Perhaps the most appreciable aspect of Blue Valentine is the beauty to which director Derek Cianfrance captures the film. With a stern sense of realism, Cianfrance presents the audience with a story that feels so real you could imagine a friend of yours telling you about the demise of their own relationship. This factor draws back any hindrances from potential fabricated emotional plot points, and gives Gosling and Williams a stage upon which to shine. And shine they do.

Through the beautiful imagery of Cianfrance, we see the tale unfold. If it weren't for the sheer frustration that can be derived from two broken souls, Blue Valentine would almost be a perfect film. Yet as far as breakthrough films go, Cianfrance has hit a home run worth of note, awards, and a great deal more attention than he's gotten. Then again, that's the power of media's obsession with 'ooooh' such a naughty film. Has the sad side effect of wearing down potential voters. Unfortunately Blue Valentine is resigned to the A Single Man fate. A passing award nomination for a beautiful film that deserved far more affection than it truly got.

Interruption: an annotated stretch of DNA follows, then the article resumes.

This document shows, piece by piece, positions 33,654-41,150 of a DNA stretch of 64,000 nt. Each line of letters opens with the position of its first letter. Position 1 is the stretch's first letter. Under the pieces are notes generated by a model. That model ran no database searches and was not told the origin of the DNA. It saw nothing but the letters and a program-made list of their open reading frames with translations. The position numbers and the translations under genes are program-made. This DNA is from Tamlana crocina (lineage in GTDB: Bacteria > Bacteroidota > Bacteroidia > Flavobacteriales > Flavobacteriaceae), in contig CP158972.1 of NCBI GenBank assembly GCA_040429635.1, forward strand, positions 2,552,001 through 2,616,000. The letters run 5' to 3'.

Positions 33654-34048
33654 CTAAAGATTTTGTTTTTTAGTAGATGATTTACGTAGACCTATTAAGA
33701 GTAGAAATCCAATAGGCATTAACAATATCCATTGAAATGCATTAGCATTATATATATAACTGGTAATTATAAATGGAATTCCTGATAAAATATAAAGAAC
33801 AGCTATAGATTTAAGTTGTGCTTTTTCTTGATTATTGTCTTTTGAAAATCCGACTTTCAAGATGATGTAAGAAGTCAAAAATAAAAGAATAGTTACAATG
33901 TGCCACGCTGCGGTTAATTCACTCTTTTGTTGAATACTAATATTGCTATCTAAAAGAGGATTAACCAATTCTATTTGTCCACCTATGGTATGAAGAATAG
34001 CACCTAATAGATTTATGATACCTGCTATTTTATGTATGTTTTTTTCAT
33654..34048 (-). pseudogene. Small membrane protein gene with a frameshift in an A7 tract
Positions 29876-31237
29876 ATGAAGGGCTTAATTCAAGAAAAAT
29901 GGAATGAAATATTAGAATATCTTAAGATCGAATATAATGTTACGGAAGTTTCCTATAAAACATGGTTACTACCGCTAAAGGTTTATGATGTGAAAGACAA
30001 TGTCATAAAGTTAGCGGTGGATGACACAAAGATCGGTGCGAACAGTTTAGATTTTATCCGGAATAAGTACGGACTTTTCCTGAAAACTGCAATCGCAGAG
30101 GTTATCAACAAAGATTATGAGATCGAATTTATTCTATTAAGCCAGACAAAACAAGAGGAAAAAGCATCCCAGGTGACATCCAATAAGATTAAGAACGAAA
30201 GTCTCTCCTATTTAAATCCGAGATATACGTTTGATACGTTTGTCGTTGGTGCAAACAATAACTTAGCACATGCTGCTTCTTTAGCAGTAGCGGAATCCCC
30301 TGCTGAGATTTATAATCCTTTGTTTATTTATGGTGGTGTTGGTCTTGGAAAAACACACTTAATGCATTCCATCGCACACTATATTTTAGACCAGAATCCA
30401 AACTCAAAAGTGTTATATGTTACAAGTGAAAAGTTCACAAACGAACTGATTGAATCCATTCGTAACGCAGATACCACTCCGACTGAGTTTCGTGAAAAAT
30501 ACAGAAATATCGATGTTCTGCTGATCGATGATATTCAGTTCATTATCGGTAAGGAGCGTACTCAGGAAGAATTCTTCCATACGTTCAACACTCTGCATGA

Film Credits:
Directed by: Derek Cianfrance
Written by: Derek Cianfrance, Joey Curtis, and Cami Delavigne

3 better thoughts:

Castor said...

Indeed, bummed this movie didn't make more of a ripple in terms of awards. I thought this was a really powerful and well-acted movie. Michelle Williams for Best Actress!!!

CMrok93 said...

Gosling and Williams are down-right perfect in these roles as Dean and Cindy. You feel it when their in love, and you feel it when their at each others throats. Good review, check out mine when you can!

Josh said...

Nice review. I don't exactly agree with the movie being criminally overlooked or anything of that nature though. At the end of the day, it's not going to win any Best Picture awards or anything for me. Just for me it seemed too slow in parts and thus seemed to kinda drag.

Overall though it was an enjoyable watch, even above average, but not great. Of course, I also think some of those Best Picture nominees are really overrated, so maybe it should have got a nod at least. I'd definitely put this movie over that boring garbage that was The Kids Are All Right. And movies like The Fighter and True Grit were a bit overrated, I thought.

This is a very real and powerful movie though. A refreshing look at relationships after so many "happily ever after" stories.

Gosling and Williams did do very good in this movie. I knew Gosling would do great, and I'm not too sure he didn't at least deserve an Oscar nod. Williams surprised me though and did very well. Her nomination is warranted. Though she still didn't do better than Portman, so I see no chance of her winning that.